Real Gardens

Small Mercies

Look, I love my part of the world–upstate New York–for about seven months of the year.  I'm grateful that I get to live in a sophisticated college town with good restaurants and a thoroughbred track, within a stone's throw of heartbreaking natural beauty in the form of–take your pick–pines and lakes in the Adirondacks or red barns and cows and purple hills in Washington County.

The other five months of the year, however, you'd either better love your husband, kids, job and house–or be an avid skier–because nature is not sending out any signals whatsoever that life is worth living.  It's Samuel Beckett country here in Saratoga Springs, as in, "I can't go on. I'll go on."  It is unremittingly gray and cold and snowy from November 1 until the day the dirty glaciers retreat, whenever that happens to be.  In a freakish greenhouse-gas-inspired winter a few years ago, that was January.  Last year, it was mid-April. This year, it's a more reasonable mid-March.

The amazing thing is that the minute the snow starts crawling backwards into the shadows, whatever month it happens to be, the earliest green things instantly start popping out of the ground, sending depressed moods and libidos and stocks soaring.  These may be the most valuable plants in all of plantdom.

Last weekend in my vegetable garden, there was already some mache there completely salad-ready. This is an irritatingly small green with an annoyingly French name that I never pay any attention to–it just flings itself around the garden with no help from me–but it's certainly nice to shove a leaf or two in your mouth at this time of year.  The chives are a few inches tall already and I dug out some over-wintered parsnips.  The big ones are woody now, though they were wonderful in the fall, but the little ones are sweet and perfect. And there were even some Brussels sprouts intact under the snow, just as good as they were in early December.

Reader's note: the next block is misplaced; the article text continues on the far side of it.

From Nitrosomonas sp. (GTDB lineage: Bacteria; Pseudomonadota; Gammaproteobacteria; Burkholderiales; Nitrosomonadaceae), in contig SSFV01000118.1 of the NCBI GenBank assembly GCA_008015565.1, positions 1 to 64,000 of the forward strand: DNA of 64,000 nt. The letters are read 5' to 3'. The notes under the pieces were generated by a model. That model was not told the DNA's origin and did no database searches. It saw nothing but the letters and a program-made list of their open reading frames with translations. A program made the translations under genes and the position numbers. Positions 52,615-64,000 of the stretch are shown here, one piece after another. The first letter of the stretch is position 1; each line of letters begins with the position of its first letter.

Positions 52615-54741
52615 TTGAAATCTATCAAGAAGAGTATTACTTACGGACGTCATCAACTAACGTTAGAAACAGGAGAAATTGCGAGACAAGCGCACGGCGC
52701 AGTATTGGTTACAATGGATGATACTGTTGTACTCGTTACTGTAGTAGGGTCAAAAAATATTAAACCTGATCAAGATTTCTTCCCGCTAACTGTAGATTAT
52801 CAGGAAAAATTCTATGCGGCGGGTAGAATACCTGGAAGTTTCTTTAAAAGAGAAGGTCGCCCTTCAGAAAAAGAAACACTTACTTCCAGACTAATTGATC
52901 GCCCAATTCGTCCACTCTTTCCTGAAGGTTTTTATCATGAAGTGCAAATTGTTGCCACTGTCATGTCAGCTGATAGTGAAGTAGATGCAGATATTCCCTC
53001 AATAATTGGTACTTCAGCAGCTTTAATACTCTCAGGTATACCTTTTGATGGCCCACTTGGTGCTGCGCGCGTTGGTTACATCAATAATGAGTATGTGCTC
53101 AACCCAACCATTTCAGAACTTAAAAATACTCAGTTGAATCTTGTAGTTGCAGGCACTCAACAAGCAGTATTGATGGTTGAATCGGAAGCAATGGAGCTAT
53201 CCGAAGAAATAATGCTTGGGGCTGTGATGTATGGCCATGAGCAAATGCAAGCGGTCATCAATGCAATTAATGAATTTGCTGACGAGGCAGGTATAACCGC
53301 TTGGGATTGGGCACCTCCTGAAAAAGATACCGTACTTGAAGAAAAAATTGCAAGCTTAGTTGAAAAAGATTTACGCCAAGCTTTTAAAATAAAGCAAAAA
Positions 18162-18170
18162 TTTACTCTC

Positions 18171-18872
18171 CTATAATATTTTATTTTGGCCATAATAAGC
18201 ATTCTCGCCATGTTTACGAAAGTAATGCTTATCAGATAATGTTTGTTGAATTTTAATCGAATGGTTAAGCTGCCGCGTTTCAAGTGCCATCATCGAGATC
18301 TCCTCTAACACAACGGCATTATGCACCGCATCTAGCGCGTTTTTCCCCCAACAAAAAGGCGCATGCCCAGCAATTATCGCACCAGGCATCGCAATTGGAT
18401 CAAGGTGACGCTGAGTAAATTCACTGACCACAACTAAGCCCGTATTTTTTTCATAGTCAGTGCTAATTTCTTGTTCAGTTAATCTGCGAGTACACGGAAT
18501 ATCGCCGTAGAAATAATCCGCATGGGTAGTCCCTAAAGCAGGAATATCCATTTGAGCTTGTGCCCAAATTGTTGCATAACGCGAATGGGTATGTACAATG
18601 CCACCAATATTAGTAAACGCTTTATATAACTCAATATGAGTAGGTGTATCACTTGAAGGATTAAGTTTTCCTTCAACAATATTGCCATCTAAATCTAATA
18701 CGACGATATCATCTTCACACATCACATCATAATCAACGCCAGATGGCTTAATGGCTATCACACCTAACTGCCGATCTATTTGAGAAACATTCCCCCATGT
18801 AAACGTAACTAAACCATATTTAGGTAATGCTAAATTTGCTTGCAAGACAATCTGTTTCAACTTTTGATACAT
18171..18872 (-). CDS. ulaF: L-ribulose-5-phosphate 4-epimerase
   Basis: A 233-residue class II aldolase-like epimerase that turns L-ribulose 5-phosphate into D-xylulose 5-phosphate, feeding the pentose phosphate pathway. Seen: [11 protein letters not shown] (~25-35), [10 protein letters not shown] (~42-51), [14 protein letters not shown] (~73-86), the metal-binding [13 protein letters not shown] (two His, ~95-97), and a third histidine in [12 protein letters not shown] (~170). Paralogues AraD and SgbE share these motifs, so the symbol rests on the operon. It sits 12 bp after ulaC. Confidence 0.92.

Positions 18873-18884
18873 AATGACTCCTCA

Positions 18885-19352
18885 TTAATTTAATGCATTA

On the ornamental front, I love snowdrops for the early spring rally, though I planted mine in the wrong spot, on the north side of my house, where the snow barely disappears in June.  Plus, snowdrops are not really a city bulb.  Some friends of mine used to own an old house in the country on the Battenkill, and in a patch of woods that stretched from the road to the river, there were a million snowdrops in giant clumps. They looked perfect there.

But there are urban alternatives! Just look at this….

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Meet iris histrioides 'George'.  I bought him last fall on Brent & Becky's recommendation. I only wish I were a better photographer, so I could convey how sophisticated his shape and colors are.

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A random guy walked past on the street today and said, "Are those real?"

I don't know.  Am I dreaming? Or is spring here?

Posted by on March 25, 2009 at 1:40 am, in the category Real Gardens.
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13 responses to “Small Mercies”